The book ends when Li comes to America...with a promise that his experiences with the two opposing societies are a story for another day...I took that to mean he's working on Part Two of his life's story and I will be among the first in line to read it.
Rude
The Bitter Sea will surprise you with its candor and historical insight into pre and post WWII China and Hong Kong.

More importantly it will personalize the spirit of the times through the authors biographical perspective through the story of his own life.
Elastic Skunk
Unexpected clear memoir of surviving China 1940-1961 by a son of a top government official brings reality to those who are too young to know or remember. The focus is on a Confucian father-son relationship, but the story is far more than that. For Chinese families who experienced a similiar journey through social upheavals and relocations in Nanjing, Shanghai, Hong Kong, and Guangzhou, this narrative sheds light on the historical and cultural changes that have iimpacted the lives of the 1949 Chinese diaspora. I look foward to the author's next memoir of his life in America.
Chilele
Every thing was all around "PERFECT". Yes, I would buy from this seller again.
Feri
Bought it for a class. We were supposed to read a section a week. I finished the entire book in three sittings. So good.
Winawel
In the last pages of his book he talks about acclimating to the US and he hopes to write that story someday. The book was written in 2008 so I'm guessing it's not going to happen. Found it at a swap meet and read it over the weekend. I looked for any follow up news but it looks like this is it. I knew there were two Chinese languages, Cantonese and Mandarin, but he says Shanghai also has a separate language. He gives some historical background on Chang Kai Shek, Mao and the one with whom his father aligned in working for the Japanese puppet government in China. Very well written.
Androwyn
The period from 1940 to 1961 was a "tumultuous period of war, calamity, upheaval, and transformation in China, where killing, depredation, dehumanization, and the infliction of suffering occurred every day, everywhere", according to Charles Li in this book. The book tells the story of the author's childhood as the son of a high-ranking official in the short-lived Wang Jingwei regime which collaborated with the Japanese occupying forces during the 1940s.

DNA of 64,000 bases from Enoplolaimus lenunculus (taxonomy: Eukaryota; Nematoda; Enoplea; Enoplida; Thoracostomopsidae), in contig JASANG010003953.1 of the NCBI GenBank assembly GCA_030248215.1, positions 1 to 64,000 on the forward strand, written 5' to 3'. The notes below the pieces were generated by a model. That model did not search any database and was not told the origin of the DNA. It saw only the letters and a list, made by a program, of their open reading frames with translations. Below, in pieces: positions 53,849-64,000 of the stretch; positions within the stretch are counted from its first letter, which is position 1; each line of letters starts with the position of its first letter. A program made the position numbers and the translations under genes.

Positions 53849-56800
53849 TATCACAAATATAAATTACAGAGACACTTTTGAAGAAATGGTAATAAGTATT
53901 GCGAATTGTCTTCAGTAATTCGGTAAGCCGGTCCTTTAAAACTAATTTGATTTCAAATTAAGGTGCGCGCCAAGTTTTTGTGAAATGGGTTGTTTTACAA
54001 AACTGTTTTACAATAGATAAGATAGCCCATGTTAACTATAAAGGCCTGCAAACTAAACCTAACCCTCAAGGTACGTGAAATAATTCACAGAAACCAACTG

After enjoying a wealthy but lonely early childhood, the author lived in a Nanjing slum with his mother and siblings after his father was imprisoned, then moved to Shanghai to live with his aunt and attend school, before moving to Hong Kong to join his family after the Communists came to power. Some lonely years in a Hong Kong secondary school were followed by a disastrous year back in China where the author failed to submit to re-education.

The book is funny, moving and sad, all at the same time. It is striking how the author's happiest days coincided with his family's lowest financial fortunes, when he freely roamed the Nanjing slum. There are memorable descriptions of a number of characters including Aunt Helen who became an economics professor after deleting "home" from her home economics degree, and Comrade Liu, the pious communist in charge of political indoctrination, but the most detailed characterisation is reserved for the author's father, with whom he had a distant and troubled relationship.

For Western readers who feel that they really should know some more about China, the book provides an entertaining and stimulating insight into China during the second world war and the early years of the Mao regime, while at the same time providing cultural insights into traditional Chinese family relationships and particularly relationships between fathers and sons.
There are many good narratives by survivors of this period in Chinese history. This short narrative, by the son of a player in the drama of 20th century China, is unique for its descriptions of the number of facets of Chinese life experienced by the author as a boy and young man.

Before leaving his teens he had lived in sheltered wealth and in the slums of Nanjing, in the freewheeling city of Shanghai, in various places in Hong Kong (including living through the exodus of refugees within 3 days of border closure) and in a "reform school" on mainland China. We learn about each of these through his descriptions and anecdotes.

The chapter on the "reform school" needs to be incorporated in larger annals of modern Chinese history. He tells how students who went back to their mother country to carve out careers in the "new China" were separated by previous country, how they lived, ate, swatted flies and received an education that did not need books. With student Mei's revenge, you forget the seriousness of his transgression for a moment because you just have to laugh out loud.

Most dramatic is the portrait of the author's father, whose high station in life resulted from his important role in the Japanese occupation. The advice he gives his son is like that of Machiavelli to the young Prince. In the beginning we have the child's eye view of how the family's good fortune during the Japanese occupation ended, and later the author's adult perspective on how his father became the man that he was.

I was surprised to see, at the end that the author credits Judith Regan for initiating the project and encouraging him in writing this book.

I highly recommend this book for anyone interested in 20th century China.